General Objectives

On completion of this rotation, the resident will have learned to function as a consultant nuclear medicine physician who is capable of practicing the full gamut of general nuclear medicine practice, including PET/CT.   The resident should be able to provide consultation to general practitioners and specialists alike, in suggesting the best nuclear medicine study or an alternate imaging study for any given clinical case.  The resident will demonstrate the ability to triage, supervise and interpret most studies.  The resident should be able to function independently, at a level appropriate for the level of training.


Because of the integrated style of nuclear medicine practice in our department, and to provide specific services required of the resident while on duty, residents must have fundamental imaging skills equivalent to one full year of training in general radiology.  At minimum, they are the following:
  • Cross-sectional imaging skills:
    • 3 months of CT, including 2 months of body CT, and one month of neuro CT.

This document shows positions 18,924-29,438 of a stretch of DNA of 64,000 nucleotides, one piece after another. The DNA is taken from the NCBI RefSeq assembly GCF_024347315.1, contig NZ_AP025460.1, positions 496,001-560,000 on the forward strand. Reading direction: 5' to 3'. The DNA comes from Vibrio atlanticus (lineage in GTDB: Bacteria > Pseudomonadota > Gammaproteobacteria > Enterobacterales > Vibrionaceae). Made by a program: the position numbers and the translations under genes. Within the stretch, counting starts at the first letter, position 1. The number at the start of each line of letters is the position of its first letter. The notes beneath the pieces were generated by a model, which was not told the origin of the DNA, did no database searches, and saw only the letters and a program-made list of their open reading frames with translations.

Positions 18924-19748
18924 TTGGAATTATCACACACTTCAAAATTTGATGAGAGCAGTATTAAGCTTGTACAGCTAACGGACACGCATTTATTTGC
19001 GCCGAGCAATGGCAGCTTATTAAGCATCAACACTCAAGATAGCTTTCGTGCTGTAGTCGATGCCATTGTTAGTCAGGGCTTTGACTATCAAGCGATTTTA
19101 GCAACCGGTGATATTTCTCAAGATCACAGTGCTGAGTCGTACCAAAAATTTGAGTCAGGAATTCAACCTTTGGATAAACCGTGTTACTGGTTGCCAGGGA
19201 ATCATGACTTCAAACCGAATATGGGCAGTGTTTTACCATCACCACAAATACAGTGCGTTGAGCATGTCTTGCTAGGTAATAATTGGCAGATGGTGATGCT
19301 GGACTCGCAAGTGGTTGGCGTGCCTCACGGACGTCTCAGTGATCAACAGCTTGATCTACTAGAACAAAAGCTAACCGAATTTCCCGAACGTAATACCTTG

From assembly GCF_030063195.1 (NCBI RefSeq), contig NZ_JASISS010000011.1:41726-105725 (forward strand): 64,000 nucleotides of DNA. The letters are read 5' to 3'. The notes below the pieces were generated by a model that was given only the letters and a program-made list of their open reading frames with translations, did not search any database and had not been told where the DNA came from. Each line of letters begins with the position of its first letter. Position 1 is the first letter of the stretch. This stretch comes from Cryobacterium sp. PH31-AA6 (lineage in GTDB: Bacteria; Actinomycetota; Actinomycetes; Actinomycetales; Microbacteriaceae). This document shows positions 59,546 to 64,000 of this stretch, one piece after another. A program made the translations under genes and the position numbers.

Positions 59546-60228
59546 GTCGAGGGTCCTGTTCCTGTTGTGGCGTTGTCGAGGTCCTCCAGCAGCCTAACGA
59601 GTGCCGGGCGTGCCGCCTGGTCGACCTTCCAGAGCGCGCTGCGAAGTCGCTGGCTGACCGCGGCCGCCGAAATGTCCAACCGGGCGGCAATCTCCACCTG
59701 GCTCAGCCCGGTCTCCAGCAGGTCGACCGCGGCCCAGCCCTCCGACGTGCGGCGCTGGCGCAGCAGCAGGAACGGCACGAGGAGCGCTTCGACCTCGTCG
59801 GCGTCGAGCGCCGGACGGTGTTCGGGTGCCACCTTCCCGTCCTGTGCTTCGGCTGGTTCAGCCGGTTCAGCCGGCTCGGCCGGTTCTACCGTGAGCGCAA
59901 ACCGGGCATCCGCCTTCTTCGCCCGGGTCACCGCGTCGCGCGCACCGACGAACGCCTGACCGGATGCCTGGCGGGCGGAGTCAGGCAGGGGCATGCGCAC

• 2 months of Ultrasound.
  • Planar radiography experience:
    • 3 months of general plain interpretation, including one month of Chest.

Specific Objectives

At the completion of this rotation, the resident will have acquired the following competencies and will function effectively as:

Medical expert/clinical decision-maker

Specific Requirements:

Basic science knowledge:

  • Have an understanding of the concept of functional imaging.
  • Have an understanding of the function and operation of detectors used in nuclear medicine (gamma camera, PET camera, counting probe, and survey meters)
  • Have an understanding of radiation safety.
  • Have an understanding of the major radiopharmaceuticals used in everyday practice.
  • Have developed an understanding of gamma camera instrumentation, function, operation and quality control.
  • Have an understanding of the different types of image acquisition (planar, SPECT, PET/CT studies) and basic computer processing of digital nuclear images.

Diagnostic nuclear medicine: